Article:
The following is a guest post by Adam Jeffries, CEO of Metaplex Studios. Opinions are the author’s own.
It’s becoming more apparent within mainstream media that blockchain technology is making itself known and pushing its way into our everyday lives. Within the average users’ daily scroll through social media, we are beginning to see the impact that Web3 — decentralized apps that run on the blockchain — is having. Social video app TikTok recently integrated with Audius, a blockchain version of Spotify, and took out a full page ad to promote the creator economy while Twitter has become the main platform for crypto projects to engage with their community. Between April and June, there were 12.3 million mentions of cryptocurrency on Twitter, 6.57 million users hashtagging “crypto” and a wave of new NFTs being incorporated into Twitter as users’ profile pictures.
While some social networks are keeping it simple while still trying to get in on the fun, Facebook is taking it to a whole new level. The social networking giant recently announced plans to invest $50 million into the metaverse with as many as 10,000 new job opportunities for European workers and to change its corporate name to Meta.
But can centralized Facebook make a smooth transition into the metaverse and be welcomed by the global decentralized community?
Well, it all comes down to value alignment.
Making sense of the metaverse
Metaverse. It’s a term that has been frequenting many corporations lately. Celebrities by the likes of Reese Witherspoon, Paris Hilton, Mark Cuban and Snoop Dogg have all spoken about being involved, and big tech firms Google, Apple and Microsoft are investing. Roblox, a self-titled metaverse company, also debuted on the New York Stock Exchange earlier this year. But what is it and why is everyone so excited about it?
In true technological fashion, there is no universally accepted definition of a metaverse.
Simply put, it’s an expansive network of real-time rendered 3D worlds and simulations with a goal to provide co-ownership and participation. It’s not a virtual reality experience or virtual economy with avatars “hanging out,” but a way to support continuity of identity, objects, payments, history and ownership.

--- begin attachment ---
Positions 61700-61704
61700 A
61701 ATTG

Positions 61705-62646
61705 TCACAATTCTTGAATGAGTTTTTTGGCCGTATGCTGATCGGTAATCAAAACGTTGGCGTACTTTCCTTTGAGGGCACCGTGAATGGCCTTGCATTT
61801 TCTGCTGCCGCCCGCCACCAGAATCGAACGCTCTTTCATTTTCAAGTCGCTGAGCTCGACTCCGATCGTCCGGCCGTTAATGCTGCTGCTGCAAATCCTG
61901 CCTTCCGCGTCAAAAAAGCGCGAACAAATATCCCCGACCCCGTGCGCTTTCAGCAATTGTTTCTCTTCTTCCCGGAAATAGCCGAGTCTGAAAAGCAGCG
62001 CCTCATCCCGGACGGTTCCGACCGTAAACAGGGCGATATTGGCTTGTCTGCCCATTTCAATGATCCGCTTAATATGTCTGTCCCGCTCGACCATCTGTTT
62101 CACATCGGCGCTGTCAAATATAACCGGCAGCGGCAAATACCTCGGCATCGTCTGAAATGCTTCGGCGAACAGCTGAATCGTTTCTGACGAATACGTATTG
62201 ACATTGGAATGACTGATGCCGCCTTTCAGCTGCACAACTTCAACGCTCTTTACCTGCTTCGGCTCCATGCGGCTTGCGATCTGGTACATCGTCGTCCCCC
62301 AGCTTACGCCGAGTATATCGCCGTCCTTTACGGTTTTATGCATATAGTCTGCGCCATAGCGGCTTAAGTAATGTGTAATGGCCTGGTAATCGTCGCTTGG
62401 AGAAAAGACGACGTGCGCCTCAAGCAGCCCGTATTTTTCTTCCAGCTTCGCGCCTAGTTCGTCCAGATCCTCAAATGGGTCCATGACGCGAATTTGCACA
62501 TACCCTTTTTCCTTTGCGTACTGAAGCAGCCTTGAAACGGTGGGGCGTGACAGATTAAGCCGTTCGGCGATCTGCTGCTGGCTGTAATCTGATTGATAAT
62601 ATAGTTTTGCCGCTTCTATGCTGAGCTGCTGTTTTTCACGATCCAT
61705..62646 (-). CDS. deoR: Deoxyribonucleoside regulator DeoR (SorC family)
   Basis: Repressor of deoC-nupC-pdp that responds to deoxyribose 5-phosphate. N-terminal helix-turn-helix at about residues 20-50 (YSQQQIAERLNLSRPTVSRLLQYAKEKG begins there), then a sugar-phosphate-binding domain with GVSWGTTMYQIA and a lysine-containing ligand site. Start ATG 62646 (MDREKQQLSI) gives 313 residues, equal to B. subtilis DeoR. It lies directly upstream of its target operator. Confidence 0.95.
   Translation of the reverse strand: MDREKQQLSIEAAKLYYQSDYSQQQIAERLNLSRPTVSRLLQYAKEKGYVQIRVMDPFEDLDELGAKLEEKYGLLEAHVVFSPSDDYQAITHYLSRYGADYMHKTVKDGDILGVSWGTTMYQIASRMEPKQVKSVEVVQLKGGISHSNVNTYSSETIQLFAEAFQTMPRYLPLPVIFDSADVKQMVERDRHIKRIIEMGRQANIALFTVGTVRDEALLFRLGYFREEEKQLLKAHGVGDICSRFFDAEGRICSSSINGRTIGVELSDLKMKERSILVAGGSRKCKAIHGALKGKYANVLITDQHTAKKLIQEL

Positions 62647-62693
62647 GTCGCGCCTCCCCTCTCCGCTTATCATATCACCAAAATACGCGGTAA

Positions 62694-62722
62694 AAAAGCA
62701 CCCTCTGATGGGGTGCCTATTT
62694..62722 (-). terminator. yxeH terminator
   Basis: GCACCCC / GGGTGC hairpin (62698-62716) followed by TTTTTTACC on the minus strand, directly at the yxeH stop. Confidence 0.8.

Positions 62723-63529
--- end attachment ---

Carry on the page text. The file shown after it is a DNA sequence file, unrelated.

Why’d it get Zuck’s attention?
The metaverse, in its entirety, is a very cool concept. SIDUS, the NFT collection that launched to act as an access portal into a gaming metaverse shows how creative the technology can get. We also have seen companies such as Dolce and Gabbana selling digital clothing NFTs for people to “wear” in the metaverse.
Unlike companies such as Steve Madden, which is incorporating metaverses into its current branding, Facebook has grand plans to transition into a metaverse company. But transitioning to a responsible metaverse means the social giant will need to shed the processes of its large corporate structures and embrace community ownership and rule-making.
Within a metaverse, there are three pillars in place to ensure responsibility.
- Transparency: In a permissionless blockchain, everything is out in the open as users are continually contributing to the ecosystem. Users own their own data.
- Decentralized: Facebook is currently centralized, relying on one individual to make decisions and provide the direction for the company. With its recent decision, it would give up that power as decentralized organizations rely on a team environment at many different levels, and everyone has the autonomy to make business decisions.
- Community: This goes beyond groups and social connections. A metaverse is created together. There is no limit to what it can be, so it’s up to the creators and advertisers to maintain a virtual ecosystem positively.
Centralized organizations like Facebook care about their business and what they want to accomplish. Unfortunately, that usually doesn’t correspond with the good of the community. Knowing what we know, Facebook’s current ideals conflict with the ideas of decentralized spaces that metaverses were designed to represent.
But let’s say it does decentralize
Ironically, the decentralized internet was hailed as a way to dethrone companies such as Twitter and Facebook by challenging the centralized power structure and walled gardens.
To become a decentralized organization, Facebook would have to do away with its high power of authority and give up current control. It would have to increase community involvement in decision-making — a far reach from its traditional practices — and would need to rearrange its values regarding personal data and privacy. Previously under fire for the collection of user information and concealment of research, the currently centralized organization operates in the shadows, which directly challenges a key responsibility pillar of the metaverse.
It will never work out
The social network’s conflicting outward values will result in lots of talk of decentralization, but no action as conflicting values in a decentralized system don’t work. The community is supposed to work together to create a homogenous system. If the values aren’t clear, the system will work against itself and fail.
Facebook’s reasoning behind its possible shift is unclear. Its history of buying up other apps like Instagram and WhatsApp points to motives of monopolizing the market. In truth, Facebook doesn’t want Web3, it wants power.